South Carolina HC Frank Martin calls Confederate flag protest ‘unfortunate,’ but so is his response

A group of protesters raised a Confederate flag on a parking garage next to Bon Secours Wellness Arena outside the second-round of the NCAA Tournament games in Greenville, South Carolina.

After the home-state South Carolina Gamecocks upset a powerful No. 2- seed Duke, Gamecocks’ head coach Frank Martin took a moment to respond to the protester’s actions.

“It’s unfortunate, but it’s America. And you think we all agree on everything? Our state is united. Our state believes in peace and harmony. That’s why this event is being held in our state right now. Our state’s progressive. Our state has incredible people about moving forward.

“But it’s America. We have freedoms. People have freedoms to do whatever they want to do with themselves and their property. It is what it is.

“There’s things out there that I don’t like. But I can’t force people to do what I want them to do. All I know is this unbelievable university and state has taken in a son of Cuban immigrants that’s married to a Jamaican woman, has mixed kids, and they’ve treated me like I’m one of their own from day one.

“I wouldn’t want to coach in any other state or on any other group of people, for any other bosses than the ones I’ve got. Our alums, our community is a beautiful, beautiful place. It’s a united state. Unfortunately, things like that happen, but we live in the United States of America. And we don’t all agree on things.”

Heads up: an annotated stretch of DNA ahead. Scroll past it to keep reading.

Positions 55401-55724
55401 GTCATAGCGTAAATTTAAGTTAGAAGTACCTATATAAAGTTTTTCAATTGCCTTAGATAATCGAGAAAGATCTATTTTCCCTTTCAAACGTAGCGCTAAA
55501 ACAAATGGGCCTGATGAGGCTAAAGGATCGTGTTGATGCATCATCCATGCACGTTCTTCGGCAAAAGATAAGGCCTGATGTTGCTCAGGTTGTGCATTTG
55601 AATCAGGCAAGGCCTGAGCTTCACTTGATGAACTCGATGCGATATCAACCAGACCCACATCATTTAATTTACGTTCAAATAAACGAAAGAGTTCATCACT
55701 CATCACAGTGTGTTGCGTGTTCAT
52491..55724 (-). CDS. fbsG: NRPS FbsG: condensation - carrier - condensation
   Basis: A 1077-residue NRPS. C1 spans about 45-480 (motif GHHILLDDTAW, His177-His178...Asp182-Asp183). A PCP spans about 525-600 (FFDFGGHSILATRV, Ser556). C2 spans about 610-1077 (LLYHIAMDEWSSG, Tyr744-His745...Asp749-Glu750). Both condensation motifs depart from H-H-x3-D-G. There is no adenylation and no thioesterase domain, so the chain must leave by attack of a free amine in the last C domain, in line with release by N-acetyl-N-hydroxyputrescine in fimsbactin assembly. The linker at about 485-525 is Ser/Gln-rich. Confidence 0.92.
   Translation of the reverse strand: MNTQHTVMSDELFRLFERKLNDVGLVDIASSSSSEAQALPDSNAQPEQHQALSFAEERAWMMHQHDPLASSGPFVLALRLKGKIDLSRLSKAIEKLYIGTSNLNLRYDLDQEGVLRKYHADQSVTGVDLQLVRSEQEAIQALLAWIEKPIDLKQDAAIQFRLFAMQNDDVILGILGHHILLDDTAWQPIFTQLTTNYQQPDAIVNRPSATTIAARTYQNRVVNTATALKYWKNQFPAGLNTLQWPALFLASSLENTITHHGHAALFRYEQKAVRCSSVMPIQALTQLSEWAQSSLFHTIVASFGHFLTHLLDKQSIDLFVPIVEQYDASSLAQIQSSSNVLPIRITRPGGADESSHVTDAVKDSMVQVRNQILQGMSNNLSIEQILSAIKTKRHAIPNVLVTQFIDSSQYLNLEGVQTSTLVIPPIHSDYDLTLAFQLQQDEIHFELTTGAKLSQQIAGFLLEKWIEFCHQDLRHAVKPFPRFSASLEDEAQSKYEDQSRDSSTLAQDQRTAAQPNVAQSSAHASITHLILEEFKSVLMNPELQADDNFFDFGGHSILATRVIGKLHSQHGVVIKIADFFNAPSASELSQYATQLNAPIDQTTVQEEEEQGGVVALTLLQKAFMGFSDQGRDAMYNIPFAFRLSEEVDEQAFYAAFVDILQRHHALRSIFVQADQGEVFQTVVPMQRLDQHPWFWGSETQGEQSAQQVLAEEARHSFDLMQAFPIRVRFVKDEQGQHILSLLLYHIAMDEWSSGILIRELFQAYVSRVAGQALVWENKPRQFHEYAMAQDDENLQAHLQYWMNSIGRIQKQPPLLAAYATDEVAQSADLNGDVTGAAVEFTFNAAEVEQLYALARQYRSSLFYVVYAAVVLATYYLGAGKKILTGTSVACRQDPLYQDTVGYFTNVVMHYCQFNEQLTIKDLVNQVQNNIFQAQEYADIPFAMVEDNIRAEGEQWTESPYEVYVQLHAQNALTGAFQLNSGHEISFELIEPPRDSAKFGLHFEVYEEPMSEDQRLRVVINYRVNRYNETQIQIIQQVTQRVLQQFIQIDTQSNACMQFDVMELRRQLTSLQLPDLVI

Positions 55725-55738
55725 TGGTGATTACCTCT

Why it matters

The flag display is significant given that South Carolina was just recently named a tournament host. The regional round was originally slated to be played in Greensboro, North Carolina, but the NCAA opted to relocate the games after the state passed a discriminatory law (HB2). Greenville was able to host the games only because the state of South Carolina removed the Confederate flag from statehouse grounds after the massacre at Charleston’s historic Emmanuel AME Church resulting in the death of nine black Americans.

So what do you say, coach?

Martin’s response is significant too, and it’s not all perfect. Most of his answer sort of shoulder shrugs at the issue, like a big “welp! what do you do?” But he also realizes it’s personal, and that’s the message that resonates.

All I know is this unbelievable university and state has taken in a son of Cuban immigrants that’s married to a Jamaican woman, has mixed kids, and they’ve treated me like I’m one of their own from day one.

Beyond that, he sort of misses the point. It’s no secret that Martin coaches a primarily black team. This warrants a professional response (at the minimum). Something to the effect of addressing how those symbols might be received by his team, his team’s family members, the 29-percent of the university’s black student body.

Instead, we got the coach-speak analysis of first amendment rights and patriotism. Well, there’s this good thing in our country, but there’s also this bad thing. I’ll be hopeful about the good thing. Go team. 

Bruh. You just upset Duke. The whole state loves you. You had a free pass to go whichever way you wanted on this matter and you took the middle lane at 35 mph. Yes, it’s probably too much to assume you would have said anything that distracted from your team’s historic run. But if you want to write history, sometimes you gotta set the record straight. 

Leave a Reply

Your email address will not be published. Required fields are marked *